Lessons from Talent Philanthropy Project
By Monisha Kapila, Founder and CEO, ProInspire
Last week I had the opportunity to participate in a gathering of the Advisory Council for the Talent Philanthropy Project (talentphilanthropy.org), a new initiative that was launched in 2014 by Rusty Stahl, who was previously founding Executive Director of Emerging Practitioners in Philanthropy (EPIP). Talent Philanthropy Project works to enhance nonprofit impact and sustainability by increasing funder investment in grantees’ people, also knows as #fundthepeople. You can read more about “talent philanthropy” in this article from Foundation Review.
I have known Rusty for many years and am excited about the work his team is doing to engage foundations and nonprofits on the importance of investing in talent. This mission directly connects to the work and values of ProInspire, so I am happy we can be an ally in the movement.
Some of my key lessons from the Talent Philanthropy Project convening are:
1. Get everyone in the same room
When Rusty and Russ Finkelstein (Senior Advisor to Talent Philanthropy Project) asked me to be on the Advisory Council, I imagined a group of 20 people, similar to the advisory councils that ProInspire has. But Talent Philanthropy recognized that there are a number of organizations involved with this issue, across sectors and focus areas. The Advisory Council includes ~70 people cutting across foundations, nonprofits, universities, leadership development programs, and consultants. By getting everyone in the same room, we were able to identify areas of common interest to support the movement.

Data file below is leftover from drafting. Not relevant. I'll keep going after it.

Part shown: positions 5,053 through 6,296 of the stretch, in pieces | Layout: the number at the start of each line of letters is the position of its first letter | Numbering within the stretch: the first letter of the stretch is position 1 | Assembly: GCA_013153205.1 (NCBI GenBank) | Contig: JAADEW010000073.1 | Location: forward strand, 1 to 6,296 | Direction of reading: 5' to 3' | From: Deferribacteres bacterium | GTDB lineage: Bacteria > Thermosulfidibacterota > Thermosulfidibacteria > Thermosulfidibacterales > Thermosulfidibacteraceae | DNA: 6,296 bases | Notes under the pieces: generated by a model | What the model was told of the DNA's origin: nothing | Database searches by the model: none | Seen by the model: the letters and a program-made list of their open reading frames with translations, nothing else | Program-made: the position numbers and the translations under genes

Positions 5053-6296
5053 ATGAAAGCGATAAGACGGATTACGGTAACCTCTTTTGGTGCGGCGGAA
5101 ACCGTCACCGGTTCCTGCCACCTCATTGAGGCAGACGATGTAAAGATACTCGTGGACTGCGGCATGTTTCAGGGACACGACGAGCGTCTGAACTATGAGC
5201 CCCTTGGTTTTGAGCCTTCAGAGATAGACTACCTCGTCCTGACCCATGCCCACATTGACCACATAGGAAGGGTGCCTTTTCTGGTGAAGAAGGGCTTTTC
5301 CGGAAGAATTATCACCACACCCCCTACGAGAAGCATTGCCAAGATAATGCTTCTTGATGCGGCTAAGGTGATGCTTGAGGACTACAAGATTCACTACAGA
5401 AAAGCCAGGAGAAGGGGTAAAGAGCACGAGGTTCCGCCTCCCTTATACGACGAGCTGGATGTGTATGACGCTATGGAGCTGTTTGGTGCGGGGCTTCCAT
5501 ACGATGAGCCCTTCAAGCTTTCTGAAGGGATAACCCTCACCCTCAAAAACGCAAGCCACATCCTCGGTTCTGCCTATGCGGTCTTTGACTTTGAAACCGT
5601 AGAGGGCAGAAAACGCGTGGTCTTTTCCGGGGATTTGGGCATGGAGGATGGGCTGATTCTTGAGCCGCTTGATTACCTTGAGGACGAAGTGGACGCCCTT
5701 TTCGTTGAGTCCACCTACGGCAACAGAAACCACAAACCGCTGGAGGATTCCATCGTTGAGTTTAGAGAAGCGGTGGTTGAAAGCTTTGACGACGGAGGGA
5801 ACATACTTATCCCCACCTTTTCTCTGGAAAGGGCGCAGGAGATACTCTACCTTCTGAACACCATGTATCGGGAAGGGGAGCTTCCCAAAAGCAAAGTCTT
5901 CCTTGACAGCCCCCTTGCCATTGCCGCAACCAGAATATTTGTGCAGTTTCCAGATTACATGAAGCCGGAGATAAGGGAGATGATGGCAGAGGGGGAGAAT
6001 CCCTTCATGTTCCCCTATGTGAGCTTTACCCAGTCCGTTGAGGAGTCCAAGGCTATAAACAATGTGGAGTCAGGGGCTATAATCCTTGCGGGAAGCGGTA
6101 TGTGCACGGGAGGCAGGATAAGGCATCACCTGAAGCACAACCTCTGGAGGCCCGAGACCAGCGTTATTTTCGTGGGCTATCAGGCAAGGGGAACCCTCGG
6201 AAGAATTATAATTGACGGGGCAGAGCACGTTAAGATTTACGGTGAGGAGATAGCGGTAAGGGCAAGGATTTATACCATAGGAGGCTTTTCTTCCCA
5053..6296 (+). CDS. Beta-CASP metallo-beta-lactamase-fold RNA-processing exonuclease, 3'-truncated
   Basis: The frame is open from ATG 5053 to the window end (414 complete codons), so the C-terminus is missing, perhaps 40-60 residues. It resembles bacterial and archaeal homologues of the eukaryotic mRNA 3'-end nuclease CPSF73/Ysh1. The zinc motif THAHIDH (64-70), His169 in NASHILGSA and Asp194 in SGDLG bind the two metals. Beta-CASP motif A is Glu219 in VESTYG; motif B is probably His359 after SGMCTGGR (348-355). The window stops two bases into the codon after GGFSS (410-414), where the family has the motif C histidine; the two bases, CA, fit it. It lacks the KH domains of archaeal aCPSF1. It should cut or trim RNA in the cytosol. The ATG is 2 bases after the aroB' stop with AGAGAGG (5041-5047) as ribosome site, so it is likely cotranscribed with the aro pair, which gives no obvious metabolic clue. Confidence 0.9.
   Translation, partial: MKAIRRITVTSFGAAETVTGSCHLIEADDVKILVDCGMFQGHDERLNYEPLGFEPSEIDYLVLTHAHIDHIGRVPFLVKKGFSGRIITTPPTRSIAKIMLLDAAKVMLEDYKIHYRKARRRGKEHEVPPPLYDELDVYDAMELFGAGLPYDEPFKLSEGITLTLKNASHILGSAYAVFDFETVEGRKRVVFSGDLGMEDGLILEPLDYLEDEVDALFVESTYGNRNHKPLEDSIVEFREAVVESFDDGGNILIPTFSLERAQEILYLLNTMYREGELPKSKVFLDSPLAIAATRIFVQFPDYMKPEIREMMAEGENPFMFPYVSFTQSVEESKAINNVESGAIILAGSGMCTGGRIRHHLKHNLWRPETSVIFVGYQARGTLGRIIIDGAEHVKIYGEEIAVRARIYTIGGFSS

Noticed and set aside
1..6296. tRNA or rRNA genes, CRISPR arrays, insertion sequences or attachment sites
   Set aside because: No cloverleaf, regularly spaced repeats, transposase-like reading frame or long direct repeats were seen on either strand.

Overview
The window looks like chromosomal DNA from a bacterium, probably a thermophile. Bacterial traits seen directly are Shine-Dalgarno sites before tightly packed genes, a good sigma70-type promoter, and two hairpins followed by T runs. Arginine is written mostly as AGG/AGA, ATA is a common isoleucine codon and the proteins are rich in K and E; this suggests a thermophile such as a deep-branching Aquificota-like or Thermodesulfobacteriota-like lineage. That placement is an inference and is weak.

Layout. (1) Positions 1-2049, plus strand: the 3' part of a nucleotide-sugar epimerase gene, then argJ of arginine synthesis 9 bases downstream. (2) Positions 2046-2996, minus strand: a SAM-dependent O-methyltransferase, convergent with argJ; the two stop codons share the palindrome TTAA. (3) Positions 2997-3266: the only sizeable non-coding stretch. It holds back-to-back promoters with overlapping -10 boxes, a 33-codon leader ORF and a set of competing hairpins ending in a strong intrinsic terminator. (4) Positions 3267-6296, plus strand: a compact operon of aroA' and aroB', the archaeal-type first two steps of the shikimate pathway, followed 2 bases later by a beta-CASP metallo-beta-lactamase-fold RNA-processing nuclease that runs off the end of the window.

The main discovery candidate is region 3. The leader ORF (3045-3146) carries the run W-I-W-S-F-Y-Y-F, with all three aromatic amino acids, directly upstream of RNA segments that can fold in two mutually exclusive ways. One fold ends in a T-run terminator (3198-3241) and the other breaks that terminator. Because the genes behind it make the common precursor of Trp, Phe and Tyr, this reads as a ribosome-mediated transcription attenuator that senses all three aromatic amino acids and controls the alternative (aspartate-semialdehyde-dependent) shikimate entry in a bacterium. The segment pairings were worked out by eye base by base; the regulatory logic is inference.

I particularly appreciated engaging with a number of ProInspire’s stakeholders in the group, including Pratichi Shah (Flourish Talent Management Solutions, ProInspire Board member), Christine Wang (Evelyn and Walter Haas, Jr. Fund, ProInspire alum), Richard Brown (American Express, ProInspire funder), Ashley Stewart (Annie E. Casey Foundation, ProInspire funder), Trish Tchume (Young Nonprofit Professionals Network, ProInspire M4S Advisory Council), and more!
2. Build on work that is being done
The conversations around investing in nonprofit talent have been going on for years. Since ProInspire started in 2009, I have been involved with the Nonprofit Workforce Coalition, White House Forum on Nonprofit Leadership, Initiative for Nonprofit Talent and Leadership, the National Human Services Assembly’s HR Council, and other initiatives focused on this issue. Rusty and Russ have also been in these spaces over the years. Instead of starting from scratch, Talent Philanthropy Project is building on work that has been done and continues to be done, while working to offer a unique contribution. The Advisory Council includes people I know from all those various initiatives, and engages organizations across invisible boundaries that are common in the sector (for example, nonprofit leaders and academics are not commonly in the same initiatives).
3. Set an ambitious goal and prepare for the “long game”
Shifting behaviors and practices for an entire sector is not something that can be done quickly. Like a collective impact initiative, getting agreement on the goal can be a big challenge. The Talent Philanthropy team was very open to input and ideas around what the goal should be, and directions the campaign can take. There may not be one goal that everyone agrees with, but having the discussion helps get ideas on the table and aligns different stakeholders.
I look forward to supporting Talent Philanthropy Project in setting an ambitious goal, and building momentum to influence the sector to increase investment in nonprofit talent.